Catching up with Big Barry

During his time at Clemson, big Barry Richardson was an enormous part of all the offensive success the Tigers experienced ... literally.

The 2007 first team All-ACC offensive lineman completed his eligibility that same year and was a sixth round pick of Kansas City in the 2008 NFL Draft.

As a rookie with the Chiefs, Richardson's playing time up-front was somewhat sparse, but he did eventually emerge as a solid contributor on special teams.

Now in 2009, he finds himself with a new coach in Todd Hailey and also with a new starting quarterback, Matt Cassel. It's clearly a time of big changes in K.C. and that's just fine with Richardson.

After a rookie year where he soaked up all he could from veteran teammates, he is clearly ready to show what he learned a year ago. And while he is sure to continue playing special teams, this year could see him break into the rotation on the offensive line.

Recently caught up with this former Tiger by phone and here's what he had to say:

Barry let's talk first about your time at Clemson. What was it like for you?
Richardson: I really enjoyed my time at Clemson. It was a good experience. I got to play with some great people there. As I look back on it, I know we didn't win a national championship, but it was good when we won. I enjoyed playing with those guys. I miss it but I had to move on.

Were you surprised that you became a starter almost right away?
Richardson: No, I didn't think they would give me shot that I deserved. When I first came in, there was another guy in front of me, Cory Lambert, who was a five-star recruit in front of me. They gave me a shot, threw me in there and I took it. I thought it would take a while before I actually played. I knew I would play but never thought it would be that quick.

Being a native of the Palmetto State, what was it like facing off with South Carolina every year?
Richardson: It was great. I liked the rivalry. Every time we went out there, you get the best from them. It felt good winning. You got some bragging rights every year. I appreciate it because when I go home, people know me and the ones who like South Carolina don't have much to say because we won.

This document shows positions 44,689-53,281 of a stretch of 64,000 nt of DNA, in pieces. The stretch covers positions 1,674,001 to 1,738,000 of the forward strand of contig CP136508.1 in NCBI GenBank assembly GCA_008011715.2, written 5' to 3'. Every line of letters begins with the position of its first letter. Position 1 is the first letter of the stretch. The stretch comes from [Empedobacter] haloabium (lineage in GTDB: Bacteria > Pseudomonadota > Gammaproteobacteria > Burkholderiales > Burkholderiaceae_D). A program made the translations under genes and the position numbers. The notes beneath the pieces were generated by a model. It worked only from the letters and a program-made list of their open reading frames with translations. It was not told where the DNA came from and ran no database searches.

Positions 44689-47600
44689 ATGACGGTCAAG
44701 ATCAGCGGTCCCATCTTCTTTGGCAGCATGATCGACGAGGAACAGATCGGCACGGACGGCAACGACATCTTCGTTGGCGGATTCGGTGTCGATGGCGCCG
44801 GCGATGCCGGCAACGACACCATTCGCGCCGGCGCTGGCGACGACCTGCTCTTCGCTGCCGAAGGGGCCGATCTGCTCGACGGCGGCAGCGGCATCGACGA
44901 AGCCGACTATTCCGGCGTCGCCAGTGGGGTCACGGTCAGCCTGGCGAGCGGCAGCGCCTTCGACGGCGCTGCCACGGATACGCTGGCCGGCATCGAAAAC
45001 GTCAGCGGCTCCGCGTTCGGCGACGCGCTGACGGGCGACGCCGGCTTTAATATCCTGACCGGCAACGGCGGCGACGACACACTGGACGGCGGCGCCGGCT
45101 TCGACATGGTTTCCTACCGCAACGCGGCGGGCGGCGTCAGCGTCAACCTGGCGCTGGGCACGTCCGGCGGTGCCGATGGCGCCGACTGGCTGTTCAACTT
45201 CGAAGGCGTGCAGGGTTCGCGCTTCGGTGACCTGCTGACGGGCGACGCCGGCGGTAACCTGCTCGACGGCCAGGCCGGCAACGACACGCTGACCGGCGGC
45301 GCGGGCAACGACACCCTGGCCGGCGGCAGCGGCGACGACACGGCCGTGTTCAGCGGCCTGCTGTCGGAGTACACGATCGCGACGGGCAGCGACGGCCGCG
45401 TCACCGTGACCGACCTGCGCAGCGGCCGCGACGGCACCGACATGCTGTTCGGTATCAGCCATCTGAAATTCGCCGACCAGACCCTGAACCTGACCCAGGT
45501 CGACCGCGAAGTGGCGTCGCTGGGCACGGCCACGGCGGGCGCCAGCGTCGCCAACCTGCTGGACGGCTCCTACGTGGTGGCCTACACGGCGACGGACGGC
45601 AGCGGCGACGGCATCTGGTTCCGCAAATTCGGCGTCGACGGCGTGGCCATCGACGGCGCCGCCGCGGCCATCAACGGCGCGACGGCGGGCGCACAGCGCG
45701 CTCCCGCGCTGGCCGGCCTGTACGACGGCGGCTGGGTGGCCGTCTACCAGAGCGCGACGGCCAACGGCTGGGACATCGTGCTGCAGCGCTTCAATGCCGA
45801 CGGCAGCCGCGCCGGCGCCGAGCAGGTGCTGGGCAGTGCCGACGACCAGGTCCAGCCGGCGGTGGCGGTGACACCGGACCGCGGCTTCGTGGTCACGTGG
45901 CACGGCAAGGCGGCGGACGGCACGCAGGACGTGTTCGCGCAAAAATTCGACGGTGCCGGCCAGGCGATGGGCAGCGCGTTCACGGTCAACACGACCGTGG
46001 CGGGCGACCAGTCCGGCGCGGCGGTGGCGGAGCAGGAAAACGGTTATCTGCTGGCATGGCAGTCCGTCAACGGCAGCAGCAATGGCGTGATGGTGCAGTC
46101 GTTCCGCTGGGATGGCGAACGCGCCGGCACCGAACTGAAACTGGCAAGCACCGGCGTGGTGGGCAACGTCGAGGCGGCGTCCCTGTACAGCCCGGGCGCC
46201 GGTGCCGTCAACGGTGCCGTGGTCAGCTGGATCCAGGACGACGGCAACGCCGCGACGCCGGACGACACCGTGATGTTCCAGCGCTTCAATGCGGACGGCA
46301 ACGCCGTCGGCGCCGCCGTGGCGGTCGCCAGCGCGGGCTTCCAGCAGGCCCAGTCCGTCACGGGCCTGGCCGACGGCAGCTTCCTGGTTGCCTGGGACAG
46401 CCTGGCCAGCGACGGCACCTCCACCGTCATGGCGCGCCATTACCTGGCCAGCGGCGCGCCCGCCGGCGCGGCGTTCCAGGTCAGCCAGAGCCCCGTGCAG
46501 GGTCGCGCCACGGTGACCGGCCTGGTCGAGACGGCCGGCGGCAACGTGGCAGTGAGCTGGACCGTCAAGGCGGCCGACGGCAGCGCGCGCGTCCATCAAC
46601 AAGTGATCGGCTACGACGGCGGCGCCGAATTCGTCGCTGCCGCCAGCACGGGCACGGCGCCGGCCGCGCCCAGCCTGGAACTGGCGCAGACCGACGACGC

How did you like playing for Coach Bowden?
Richardson: I respect him. He was a good coach when I was there. They weren't winning and that's part of the game. If you're not winning, no matter how much people like you, that is the name of the game. He's a good coach. I think he'll do well. He'll get another job somewhere.

What was your first year like in the NFL?
Richardson: My first year was a learning experience. I was behind Damion McIntosh and this is his 10th season now. He has taught me a lot about the game. I've been improving ever since I got under his wing. He showed me how to improve my blocking technique and little things to make me a better player. I have just soaked up everything he has taught me. Brian Waters has also taught us a lot, all of us on the o-line. Hopefully it will pay off in the future.

"I really enjoyed my time at Clemson. It was a good experience. I got to play with some great people there. As I look back on it, I know we didn't win a national championship, but it was good when we won." (AP)

How do you like it in Kansas City?
Richardson: I had no idea where I was going (before the draft). When they picked me, I didn't know much about the city. I had a cousin who was from here and that's about all I knew about it. He told me about the barbecue and that's about it. I had no idea about the weather, how cold it gets and how it changes every five minutes from raining to sunny. But I got used to it this past off-season. It's been all right up here. I like it.

What has been the biggest adjustment for you to the pro game?
Richardson: It's more about the tempo or the speed of the game. It's not really the speed, but the tempo. It's more about calling sets, getting plays ran and back to the huddle for the next play. There is no break in between and in college, we had a lot of breaks. We would run a play. Then they had to set the ball and move the chains, which would take forever. The games would drag on very long. It's not like that in the league.

You played some special teams last year. How did you like that?
Richardson: Now that was a new experience. I was never on the wedge in college but it's rough out there. I'm not going to lie but it‘s pretty tough playing in the wedge. It was a new experience and it got me on the field. I enjoyed it.

What one quality you think every successful NFL offensive lineman has to have.
Richardson: I think No. 1, you have to stay healthy and two, you've got to have that toughness. You've got to be able to stick it out and dominate that person in front of you for four quarters. I watch Byron Watters when he's out there on the field and he's holding his own. Whether the score is 50-0 or whatever, he's out there demolishing guys every time.

How do you feel about the coaching change with the Chiefs?
Richardson: This is my first coaching change in my career, but from what I've seen so far, we're on the right track. Who knows what this year will bring for us? If we work hard and everybody is on the winning path thinking that we can do it, I think we could go deep into the playoffs.

Has your off-season preparation changed at all?
Richardson: No, I've always been a good worker in the off-season. I know that your training in the off-season can make or break your performance in season, so I look at it as the most important time in my career, the off-season. You have to get healthy and get your strength back because during the season, you get beat up pretty bad and the off-season is all you have to get back to the level that you should play at. Top Stories